Persimmon sees sales slide and warns over rising build costs
House-building giant Persimmon has revealed a drop in forward sales and became the latest group to warn over rising build costs.
The Charles Church owner said total forward sales revenues had declined to £2.7 billion, from £2.8 billion over the same period last year.
Its weekly private sales rate declined 5% in the four months of the year to date, it said, as it was affected by changes in its marketing practices.
The UK’s second-largest house-builder also followed rival Taylor Wimpey in saying that it will cost more to build homes.
Persimmon said construction costs would rise by around 4% this year, including investment to enhance specifications and improve customer satisfaction.
The firm’s decline in forward sales came as it said it had taken a “targeted approach” to marketing properties at a more advanced stage in the process, reducing the number of sales reservations so far this year.
But Persimmon said the UK housing market had remained resilient during the year so far, with high levels of employment and low interest rates continuing to support consumer confidence.
It said: “With mortgage lenders continuing to offer attractive products, the level of customer activity has been encouraging, with visitor levels to site, sales conversion rates and cancellation rates all running in line with our expectations.”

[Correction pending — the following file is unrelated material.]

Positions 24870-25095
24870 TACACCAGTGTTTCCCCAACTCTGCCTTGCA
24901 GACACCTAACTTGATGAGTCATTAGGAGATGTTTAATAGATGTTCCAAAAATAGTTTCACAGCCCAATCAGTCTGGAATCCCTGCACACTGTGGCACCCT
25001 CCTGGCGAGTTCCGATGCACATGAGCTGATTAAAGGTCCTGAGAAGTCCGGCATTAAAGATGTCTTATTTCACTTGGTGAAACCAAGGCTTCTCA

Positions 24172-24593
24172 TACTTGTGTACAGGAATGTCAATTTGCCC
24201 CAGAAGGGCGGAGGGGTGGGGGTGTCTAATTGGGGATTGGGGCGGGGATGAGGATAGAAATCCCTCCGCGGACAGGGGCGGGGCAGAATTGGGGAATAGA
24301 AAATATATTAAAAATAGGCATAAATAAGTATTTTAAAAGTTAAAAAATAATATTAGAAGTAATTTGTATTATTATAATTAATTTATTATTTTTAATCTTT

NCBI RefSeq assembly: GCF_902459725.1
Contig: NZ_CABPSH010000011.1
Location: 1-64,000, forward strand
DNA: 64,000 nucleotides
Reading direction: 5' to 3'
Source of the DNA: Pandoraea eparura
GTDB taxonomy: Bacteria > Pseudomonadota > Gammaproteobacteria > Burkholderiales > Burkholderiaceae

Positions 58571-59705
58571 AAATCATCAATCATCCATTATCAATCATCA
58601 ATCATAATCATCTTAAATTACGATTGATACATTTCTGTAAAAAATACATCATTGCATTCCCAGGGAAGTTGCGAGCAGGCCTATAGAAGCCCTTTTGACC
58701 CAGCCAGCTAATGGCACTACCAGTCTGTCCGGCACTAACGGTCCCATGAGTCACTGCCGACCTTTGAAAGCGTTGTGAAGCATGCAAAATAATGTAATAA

Prices have remained strong across regional markets, it said, with the average selling price rising slightly to £237,850 from £236,500 last year.
The developer said it is investing to improve customer satisfaction, after facing a barrage of recent criticism over build quality.
It scored the worst figures of all the major house-builders in the latest Home Builders Federation new homes survey.
Last month the property firm launched a review of its house quality and customer care functions.
It also faced an investor revolt last year after paying big bonuses to senior executives and enjoying a substantial rise in profit on the back of the Government’s Help To Buy scheme.
Former chief executive Jeff Fairburn faced particular criticism after refusing to answer questions over his own proposed £110 million bonus package. He was eventually awarded £85 million over two years.
Persimmon’s shares fell 0.8% to 2,219p in early trading on Wednesday.